In search of the European dream

Undocumented migrants have skewed ideas about life in Europe.

Abdarrazaq’s family is bewildered. They do not understand why he lives in a hostel or why he does not have a job.  After all, he is in Europe.

Back home in Somalia, 26-year-old Abdarrazaq earned $500 a month as a teacher, a salary that supported his wife, three sisters and mother. For two years he squirreled away a small part of this to pay for his migration to Europe. “They are waiting for me to send them money,” he says, sitting quietly in the hostel he shares with other destitute migrants in Sicily.  “Anytime they call me they say, what do you do there? They don’t understand. They think if you go to the streets of Europe, you can get immediately money.”

It is not just Abdarrazaq’s family that has skewed ideas about life in Europe, and most potently life in Britain. Many of the undocumented migrants I interviewed in Spain, France, Greece and Italy believed in a mythical European paradise. A homeless Iraqi in Dunkirk asked me, for example, how much money he would need to set up a business in the UK. He genuinely believed his plan would be that easy to execute. Most migrants I met in Spain, France, Italy and Greece, claimed to know someone who knows someone who set up a business in Britain, and now owns a car and a house.  An Afghan in Calais said he would be happy just running a small shop.  Europe has successfully marketed itself, not just as a place of justice, human rights, and liberty, but as a land of plentiful economic opportunity, unencumbered by corruption, conflict or poor governance. Most strikingly, there was a general consensus that Britain was a place where hard work would be enough to run a successful business, study to further one’s employment prospects.  This begs the question, where do these ideas come from?

Among the migrants I spoke to, three main factors influenced this perception.

The first is migrants themselves glossing over their situation to family back home and to other people they meet. Many are too ashamed to reveal the extent of their poverty and so embellish how well they are doing. In France, charity worker Jacky Verhaegen told me that one migrant took a picture next to his charity’s van, pretending that it was his own, in order to send it home to his family.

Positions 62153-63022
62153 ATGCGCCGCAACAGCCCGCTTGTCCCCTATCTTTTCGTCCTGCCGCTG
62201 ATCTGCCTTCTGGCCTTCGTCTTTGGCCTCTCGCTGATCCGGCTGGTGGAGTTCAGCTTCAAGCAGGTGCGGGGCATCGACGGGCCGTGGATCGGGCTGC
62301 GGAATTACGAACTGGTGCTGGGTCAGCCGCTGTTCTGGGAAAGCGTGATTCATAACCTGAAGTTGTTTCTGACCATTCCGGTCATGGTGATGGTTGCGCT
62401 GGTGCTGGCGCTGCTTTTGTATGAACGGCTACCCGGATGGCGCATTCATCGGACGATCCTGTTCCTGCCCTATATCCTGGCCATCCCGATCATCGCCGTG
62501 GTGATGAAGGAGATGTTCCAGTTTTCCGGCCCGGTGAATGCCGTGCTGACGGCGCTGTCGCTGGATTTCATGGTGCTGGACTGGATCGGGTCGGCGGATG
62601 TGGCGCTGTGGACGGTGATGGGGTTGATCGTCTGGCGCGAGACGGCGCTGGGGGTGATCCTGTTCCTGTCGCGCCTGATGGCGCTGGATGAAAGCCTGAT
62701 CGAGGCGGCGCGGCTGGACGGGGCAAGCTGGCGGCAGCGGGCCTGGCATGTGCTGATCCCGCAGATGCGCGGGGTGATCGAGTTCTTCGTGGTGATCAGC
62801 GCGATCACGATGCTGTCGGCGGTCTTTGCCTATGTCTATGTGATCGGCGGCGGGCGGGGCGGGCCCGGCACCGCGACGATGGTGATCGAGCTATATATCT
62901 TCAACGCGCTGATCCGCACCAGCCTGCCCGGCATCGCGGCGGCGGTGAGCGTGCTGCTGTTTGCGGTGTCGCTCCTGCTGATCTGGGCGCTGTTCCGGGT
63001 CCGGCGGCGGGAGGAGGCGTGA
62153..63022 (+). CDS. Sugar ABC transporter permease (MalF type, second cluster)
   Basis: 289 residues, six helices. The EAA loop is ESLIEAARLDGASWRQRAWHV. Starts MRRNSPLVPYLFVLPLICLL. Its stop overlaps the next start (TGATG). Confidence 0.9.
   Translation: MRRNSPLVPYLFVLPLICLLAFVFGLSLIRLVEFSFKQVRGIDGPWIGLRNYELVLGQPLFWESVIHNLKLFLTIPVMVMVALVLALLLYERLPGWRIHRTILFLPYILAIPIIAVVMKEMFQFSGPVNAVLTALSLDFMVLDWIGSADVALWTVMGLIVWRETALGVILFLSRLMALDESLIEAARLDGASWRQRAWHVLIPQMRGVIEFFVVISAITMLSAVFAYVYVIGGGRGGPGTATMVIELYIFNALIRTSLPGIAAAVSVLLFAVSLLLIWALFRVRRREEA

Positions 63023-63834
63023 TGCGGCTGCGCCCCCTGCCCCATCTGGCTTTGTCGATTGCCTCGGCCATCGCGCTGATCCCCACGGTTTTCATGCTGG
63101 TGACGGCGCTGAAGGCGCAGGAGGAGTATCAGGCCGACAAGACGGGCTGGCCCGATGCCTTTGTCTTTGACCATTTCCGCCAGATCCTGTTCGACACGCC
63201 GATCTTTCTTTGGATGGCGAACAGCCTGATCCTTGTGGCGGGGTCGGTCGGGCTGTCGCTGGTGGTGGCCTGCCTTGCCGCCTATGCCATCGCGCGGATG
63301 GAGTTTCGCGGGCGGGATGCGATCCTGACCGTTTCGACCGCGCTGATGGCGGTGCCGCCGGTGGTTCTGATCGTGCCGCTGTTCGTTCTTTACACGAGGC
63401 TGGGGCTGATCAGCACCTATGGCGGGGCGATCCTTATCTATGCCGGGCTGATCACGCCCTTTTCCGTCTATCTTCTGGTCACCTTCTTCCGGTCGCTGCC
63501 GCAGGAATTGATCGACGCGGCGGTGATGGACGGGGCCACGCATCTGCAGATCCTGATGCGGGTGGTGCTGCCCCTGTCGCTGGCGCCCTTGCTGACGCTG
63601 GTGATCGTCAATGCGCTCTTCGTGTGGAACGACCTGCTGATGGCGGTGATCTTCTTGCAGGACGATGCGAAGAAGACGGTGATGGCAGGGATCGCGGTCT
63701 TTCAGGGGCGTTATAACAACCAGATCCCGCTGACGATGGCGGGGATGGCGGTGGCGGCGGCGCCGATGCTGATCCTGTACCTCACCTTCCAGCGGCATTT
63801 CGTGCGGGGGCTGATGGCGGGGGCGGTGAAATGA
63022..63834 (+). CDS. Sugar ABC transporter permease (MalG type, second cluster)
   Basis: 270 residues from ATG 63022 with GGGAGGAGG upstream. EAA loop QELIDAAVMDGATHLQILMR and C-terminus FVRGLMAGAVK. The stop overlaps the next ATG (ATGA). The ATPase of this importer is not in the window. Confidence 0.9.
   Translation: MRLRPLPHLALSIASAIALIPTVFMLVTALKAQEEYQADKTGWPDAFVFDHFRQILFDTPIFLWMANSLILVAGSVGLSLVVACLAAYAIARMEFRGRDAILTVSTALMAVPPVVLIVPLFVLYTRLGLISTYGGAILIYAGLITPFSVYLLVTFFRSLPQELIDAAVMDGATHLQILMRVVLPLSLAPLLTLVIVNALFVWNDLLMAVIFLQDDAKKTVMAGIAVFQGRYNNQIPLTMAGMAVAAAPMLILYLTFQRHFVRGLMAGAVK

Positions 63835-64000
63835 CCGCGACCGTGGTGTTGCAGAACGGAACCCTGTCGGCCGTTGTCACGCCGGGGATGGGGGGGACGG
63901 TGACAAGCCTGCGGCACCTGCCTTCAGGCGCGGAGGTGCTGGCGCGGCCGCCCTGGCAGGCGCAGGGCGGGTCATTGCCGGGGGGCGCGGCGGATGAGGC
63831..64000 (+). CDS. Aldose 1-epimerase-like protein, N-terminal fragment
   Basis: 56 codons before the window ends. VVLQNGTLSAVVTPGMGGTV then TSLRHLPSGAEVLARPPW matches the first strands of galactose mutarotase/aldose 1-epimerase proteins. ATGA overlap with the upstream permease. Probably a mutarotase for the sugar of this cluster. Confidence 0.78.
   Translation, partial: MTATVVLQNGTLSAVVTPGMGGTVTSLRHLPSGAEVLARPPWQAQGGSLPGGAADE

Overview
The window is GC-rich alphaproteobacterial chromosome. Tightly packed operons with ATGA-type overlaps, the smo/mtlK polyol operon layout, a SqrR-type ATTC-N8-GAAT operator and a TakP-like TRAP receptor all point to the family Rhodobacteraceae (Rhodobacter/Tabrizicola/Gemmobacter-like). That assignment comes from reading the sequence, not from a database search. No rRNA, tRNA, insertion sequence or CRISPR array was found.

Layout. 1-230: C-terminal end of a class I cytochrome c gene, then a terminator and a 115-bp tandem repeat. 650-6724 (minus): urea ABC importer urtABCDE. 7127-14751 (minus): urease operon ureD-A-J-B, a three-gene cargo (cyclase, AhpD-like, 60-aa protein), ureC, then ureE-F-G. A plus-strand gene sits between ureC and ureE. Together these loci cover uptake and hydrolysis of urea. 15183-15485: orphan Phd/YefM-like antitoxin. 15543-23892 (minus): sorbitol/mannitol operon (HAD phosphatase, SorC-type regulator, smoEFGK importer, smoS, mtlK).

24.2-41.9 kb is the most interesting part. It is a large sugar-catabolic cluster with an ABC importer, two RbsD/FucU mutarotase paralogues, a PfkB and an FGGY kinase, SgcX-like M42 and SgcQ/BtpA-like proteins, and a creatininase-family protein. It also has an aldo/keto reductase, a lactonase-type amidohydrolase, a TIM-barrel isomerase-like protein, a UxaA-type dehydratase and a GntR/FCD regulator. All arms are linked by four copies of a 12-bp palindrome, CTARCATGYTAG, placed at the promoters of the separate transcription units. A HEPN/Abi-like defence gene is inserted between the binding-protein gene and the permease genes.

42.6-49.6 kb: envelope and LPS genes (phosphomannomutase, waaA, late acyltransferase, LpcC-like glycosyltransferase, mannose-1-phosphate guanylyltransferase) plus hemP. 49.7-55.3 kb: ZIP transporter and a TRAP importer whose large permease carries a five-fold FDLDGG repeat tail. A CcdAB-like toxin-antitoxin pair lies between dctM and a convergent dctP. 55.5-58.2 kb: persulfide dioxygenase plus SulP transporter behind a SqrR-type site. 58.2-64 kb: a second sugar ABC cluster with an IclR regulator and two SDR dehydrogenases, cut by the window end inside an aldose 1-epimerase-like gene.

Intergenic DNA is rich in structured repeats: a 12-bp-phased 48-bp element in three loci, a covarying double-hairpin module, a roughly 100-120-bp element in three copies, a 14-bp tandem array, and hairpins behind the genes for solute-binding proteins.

Britain’s recent history of welcoming - indeed inviting - migrants from its former colonies also plays a role. It is of course true that many migrants have come to Britain and done well. But the current economic climate means this sort of entrepreneurship is far more difficult today.  This is made even harder by the government’s policy to reduce non-EU migration, and a lack of legal migration routes for low skilled and poorer migrants.

The second factor is the sheer desperation of migrants after a grim and often dangerous journey. I found this particularly prevalent among those I interviewed in France who had made their way through several European countries. By the time they arrived in France, many migrants were bitterly disappointed by their experiences so far, leaving them ever more determined to get to Britain. Many were still in shock about conditions in Greece, often their entry point into Europe.  "I have not slept in a bed since I left my country two years and three months ago," says Sharaf from Sudan. “I don’t think that I am in Europe.” Such experiences concentrate their minds on the UK. It comes to symbolise their last hope. It sustains them, when all else is lost; in the words of Sandra, a social worker working with migrants in Italy,  “without hope, a human being is dead”.

The third factor influencing the decision of migrants to travel to Britain is the impact of globalisation. The lifestyle of the west has been packaged, marketed and served up as something to aspire to for people in developing countries. It is mostly aimed at the growing middle classes and a rich elite who can afford to attend foreign universities or shop in London. Yet the same advertising impacts disproportionately on the poorest in those countries who have a greater need and desire to escape.  Waiting for a bus to Athens in an isolated village on the Greek border, Hadim from Senegal says: “I know London, I see it in the computer. London is very nice place. The people have jobs. In London – you don’t make problems for the people and they don’t make problems for you. I like this.”